|2||Bakris et al., Renal Hemodynamics in Radiocontrast Medium-Induced Renal Dysfunction etc., Kidney International, vol. 56 pp. 206-210 (1999).|
|3||Bergey et al., Transhepatic Insertion of Vascular Dialysis Catheters in Children: A Safe, Life-Prolonging Procedure, Pediatr. Radiol., vol. 29, No. 1, pp. 42-50, Jan. 1999. Abstract Only.|
|4||Bischoff et al., Modified In Situ Perfusion of the Kidney Using Balloon Catheters, Fortschr Med, vol. 94, No. 30, pp. 1695-1697, Oct. 21, 1976. Abstract Only.|
|5||Canaud et al., Temporary Vascular Access for Extracorporeal Renal Replacement Therapies In Acute Renal Failure Patients, Kidney Int. Suppl., vol. 66, pp. S142-S150, May 1998. Abstract Only.|
|6||Cohn, The Management of Chronic Heart Failure, The New England Journal of Medicine, pp. 490-498, Aug. 15, 1996.|
|7||Del Greco, The Kidney in Congestive Heart Failure, Modern Concepts of Cardiovascular Disease, Sep. 1975, vol. 44, No. 9, pp. 47-52.|
|8||D'Elia et al., Nephrotoxicity from Angiographic Contrast Material, A prospective Study, Am J Med, May 1982, vol. 72, pp. 719-725.|
|9||Drescher et al., Prevention of Contrast Medium-Induced Renal Vasospasm by Phosphodiesterase Inhibition, Invest Radiol 1998;33:858-862.|
|10||Eisenberg et al., Renal Failure After Major Angiography can be Avoided with Hydration, AJR, May 1981; 136:859-961.|
|11||Eisenberg et al., Renal Failure After Major Angiography, Am J Med, Jan. 1980, vol. 68, pp. 43-46.|
|12||Eisenberger et al., Transfemoral Cannulation of the Renal Vessels. Diagnostic and Therapeutic Use in Urology, Urologe [A], vol. 16, No. 1, pp. 1-5, Jan. 1977. Abstract Only.|
|13||Elkayam et al., Renal Hemodynaic Effects of Vasodilation with Nifedipine and Hydralazine in Patients With Heart Failure, JACC Dec. 1984;vol. 4, No. 6, pp. 1261-1267.|
|14||Elkayam et al., Renal Vasodilatory Effect of Endothelial Stimulation in Patients with Chronic Congestive Heart Failure, J Am Coll Cardiol 1996;28:176-182.|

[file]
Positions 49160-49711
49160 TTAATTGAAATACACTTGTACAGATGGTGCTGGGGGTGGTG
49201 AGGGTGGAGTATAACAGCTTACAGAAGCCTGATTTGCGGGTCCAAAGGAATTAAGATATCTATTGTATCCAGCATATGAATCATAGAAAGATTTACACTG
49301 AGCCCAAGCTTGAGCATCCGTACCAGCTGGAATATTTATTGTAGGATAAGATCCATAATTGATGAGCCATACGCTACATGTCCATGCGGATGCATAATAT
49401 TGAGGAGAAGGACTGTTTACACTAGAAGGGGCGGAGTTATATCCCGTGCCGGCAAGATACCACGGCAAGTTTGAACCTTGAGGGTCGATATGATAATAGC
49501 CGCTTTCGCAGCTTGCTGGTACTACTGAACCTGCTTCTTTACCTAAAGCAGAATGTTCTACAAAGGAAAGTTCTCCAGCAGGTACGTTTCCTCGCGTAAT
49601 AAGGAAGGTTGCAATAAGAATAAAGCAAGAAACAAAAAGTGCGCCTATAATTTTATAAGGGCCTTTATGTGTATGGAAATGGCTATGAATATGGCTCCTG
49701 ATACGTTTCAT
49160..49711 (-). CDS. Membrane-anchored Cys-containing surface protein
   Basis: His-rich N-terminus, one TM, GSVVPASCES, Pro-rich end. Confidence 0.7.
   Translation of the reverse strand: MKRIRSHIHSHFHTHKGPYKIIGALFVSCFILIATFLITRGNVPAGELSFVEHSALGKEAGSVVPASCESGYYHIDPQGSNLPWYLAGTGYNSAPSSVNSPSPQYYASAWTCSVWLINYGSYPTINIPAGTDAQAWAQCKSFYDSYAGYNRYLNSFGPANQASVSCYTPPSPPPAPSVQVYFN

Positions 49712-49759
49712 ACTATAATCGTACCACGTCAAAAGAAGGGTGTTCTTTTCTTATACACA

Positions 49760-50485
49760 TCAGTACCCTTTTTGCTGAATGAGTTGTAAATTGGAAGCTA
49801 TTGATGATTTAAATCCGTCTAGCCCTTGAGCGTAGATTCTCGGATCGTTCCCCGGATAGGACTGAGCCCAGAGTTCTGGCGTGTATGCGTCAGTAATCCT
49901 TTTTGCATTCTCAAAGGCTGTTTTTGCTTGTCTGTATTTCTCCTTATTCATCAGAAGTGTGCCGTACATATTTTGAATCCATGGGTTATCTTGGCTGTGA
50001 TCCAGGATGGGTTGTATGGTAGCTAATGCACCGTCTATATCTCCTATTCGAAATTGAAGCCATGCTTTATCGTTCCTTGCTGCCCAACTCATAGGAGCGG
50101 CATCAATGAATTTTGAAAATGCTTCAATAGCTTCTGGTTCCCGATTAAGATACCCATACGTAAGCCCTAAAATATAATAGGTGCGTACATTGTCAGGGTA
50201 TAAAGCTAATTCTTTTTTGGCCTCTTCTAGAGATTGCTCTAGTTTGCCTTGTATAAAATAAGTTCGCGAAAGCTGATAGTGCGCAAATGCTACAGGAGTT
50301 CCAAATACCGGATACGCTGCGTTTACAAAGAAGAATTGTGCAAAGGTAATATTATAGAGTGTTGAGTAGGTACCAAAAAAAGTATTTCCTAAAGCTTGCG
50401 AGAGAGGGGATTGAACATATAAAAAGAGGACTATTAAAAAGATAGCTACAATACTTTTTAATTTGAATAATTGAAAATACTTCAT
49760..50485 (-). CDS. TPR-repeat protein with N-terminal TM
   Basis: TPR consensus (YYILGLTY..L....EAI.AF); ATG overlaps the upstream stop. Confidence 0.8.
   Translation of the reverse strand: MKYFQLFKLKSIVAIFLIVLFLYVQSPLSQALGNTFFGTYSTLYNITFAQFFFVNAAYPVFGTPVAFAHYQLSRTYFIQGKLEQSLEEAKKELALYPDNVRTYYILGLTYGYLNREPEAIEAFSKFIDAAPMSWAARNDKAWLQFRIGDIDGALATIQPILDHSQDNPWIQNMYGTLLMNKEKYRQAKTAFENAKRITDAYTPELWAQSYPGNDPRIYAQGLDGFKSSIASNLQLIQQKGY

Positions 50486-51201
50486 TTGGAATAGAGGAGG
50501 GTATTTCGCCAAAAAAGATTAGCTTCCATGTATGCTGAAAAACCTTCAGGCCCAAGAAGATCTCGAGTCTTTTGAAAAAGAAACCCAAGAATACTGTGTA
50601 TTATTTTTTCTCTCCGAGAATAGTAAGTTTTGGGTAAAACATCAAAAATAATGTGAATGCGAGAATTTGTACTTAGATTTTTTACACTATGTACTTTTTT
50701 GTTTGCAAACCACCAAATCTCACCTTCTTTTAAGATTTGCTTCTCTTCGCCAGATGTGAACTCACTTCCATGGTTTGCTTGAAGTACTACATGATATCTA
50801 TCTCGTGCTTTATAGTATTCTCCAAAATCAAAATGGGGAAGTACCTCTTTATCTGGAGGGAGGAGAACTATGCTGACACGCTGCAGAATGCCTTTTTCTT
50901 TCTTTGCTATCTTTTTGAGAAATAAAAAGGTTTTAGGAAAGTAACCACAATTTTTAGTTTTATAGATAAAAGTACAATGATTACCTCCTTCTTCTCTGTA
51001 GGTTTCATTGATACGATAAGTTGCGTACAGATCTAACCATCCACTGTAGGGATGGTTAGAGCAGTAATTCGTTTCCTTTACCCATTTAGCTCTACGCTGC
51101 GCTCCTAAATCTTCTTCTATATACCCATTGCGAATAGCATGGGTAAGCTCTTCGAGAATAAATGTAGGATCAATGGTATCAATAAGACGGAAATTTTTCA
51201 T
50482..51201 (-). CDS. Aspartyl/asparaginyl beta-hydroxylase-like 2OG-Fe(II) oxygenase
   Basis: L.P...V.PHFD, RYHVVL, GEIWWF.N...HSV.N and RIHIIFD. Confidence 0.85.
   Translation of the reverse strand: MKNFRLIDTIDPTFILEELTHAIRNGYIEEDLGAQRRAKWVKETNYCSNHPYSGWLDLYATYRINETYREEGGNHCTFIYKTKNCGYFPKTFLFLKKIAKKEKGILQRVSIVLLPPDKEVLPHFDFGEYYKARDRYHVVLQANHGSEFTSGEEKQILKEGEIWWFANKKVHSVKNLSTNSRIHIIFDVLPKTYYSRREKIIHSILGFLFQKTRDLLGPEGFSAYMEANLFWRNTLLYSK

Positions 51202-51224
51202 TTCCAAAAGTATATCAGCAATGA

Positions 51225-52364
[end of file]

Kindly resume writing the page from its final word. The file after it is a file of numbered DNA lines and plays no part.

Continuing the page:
|15||Fox, Mechanisms of Contraction, Human Physiology, Fourth Edition, pp. 300-323.|
|16||Garwood et al., Renal Preservation Strategies for High Risk Patients, University of Chicago School of Medicine, Cover Page, Table of Contents Page, pp. 1-19, (1998).|
|17||Greco et al., Atherosclerotic Ischemic Renal Disease, Am J. Kidney Dis., vol. 29, No. 2, pp. 167-187, Feb. 1997. Abstract Only.|
|18||Heyman et al., Pathophysiology of Radiocontrast Nephropathy, A Role for Medullary Hypoxia, Invest Radiol, 1999;34:685-691.|
|19||Iannone et al., Effect of Primary Balloon Expandable Renal Artery Stents on Long-Term Patency Renal Function and Blood Pressure in Hypertensive and Renal Insufficient Patients with Renal Artery Stenosis, Cathet. Cardiovase. Diagn., vol. 37, No. 3, pp. 243-250, Mar. 1996. Abstract.|
|20||Jacobs et al., Reduced Renal Failure Following Thoracoabdominal Aortic Aneurysm Repair by Selective Perfusion, Eur. J. Cardiothorac. Surg., vol. 14, No. 2, pp. 201-205, Aug. 1998. Abstract Only.|
|21||Katsumata et al., Newly-Developed Catheter for Cardio-Renal Assist During Intraaortic Balloon Counterpulsation, Kyobu Geka, vol. 46, No. 9, pp. 767-770, Aug. 1993. Abstract Only.|
|22||Kehrer et al., Construction and Experimental Application of a Catheter for Selective Arterial Kidney Perfusion In Situ, Urol. Res., vol. 13, No. 2, pp. 85-89,(1985). Abstract Only.|
|23||Kim et al., Fluoroscopic Landmarks for Optimal Visualization of the Proximal Renal Arteries, JVIR, 10:37-39 (1999).|
|24||Kobayashi et al., Experimental Study on the Usefulness of the Autoperfusion Balloon Catheter in Maintaining the Blood Supply to the Distal Organs, Nippon Igaku Hoshasen Gakkai Zasshi, vol. 52, No. 5, pp. 682-684, May 25, 1992. Abstract Only.|
|25||Lass et al., Cardiovascular and Renal Hemodynamic Effects of Intravenous Infusions of the Selective DA1 Agonist etc., Circulation 1988;78:1310-1315.|
|26||Levin et al., Reversal of Chronic Ventricular Dilation in Patients with End-Stage Cardiomyopathy by Prolonged Mechanical Unloading, Circulation, vol. 91, No. 11, pp. 2717-2718, Jun. 1, 1995.|
|27||Linden et al., The Nature of the Atrial Receptors Responsible for a Reflex Decrease in Activity in Renal Nerves in the Dog, The Physiological Society, pp. 31-40, (1980).|
|28||Margulies et al., Induction and Prevention of Radiocontrast-Induced Nephropathy in Dogs with Heart Failure, Kidney Int. 1990; vol. 38:1101-1108.|
|29||Margulies et al., Intra-Arterial Atrial Natriuretic Factor (ANF) Attenuates Radiocontrast-Induced etc., Renal Pathology, unknown date, pp. 666, Abstract only.|
|30||Masaki et al., In-Situ Perfusion by Retrograde Cannulation of a Tumor Artery for Nephron-Sparing Surgery, Int. J. Urol, vol. 2, No. 3, pp. 161-165, Jul. 1995. Abstract Only.|
|31||Mason et al., Renal Dysfunction After Arteriography, JAMA, 1985;253:1001-1004.|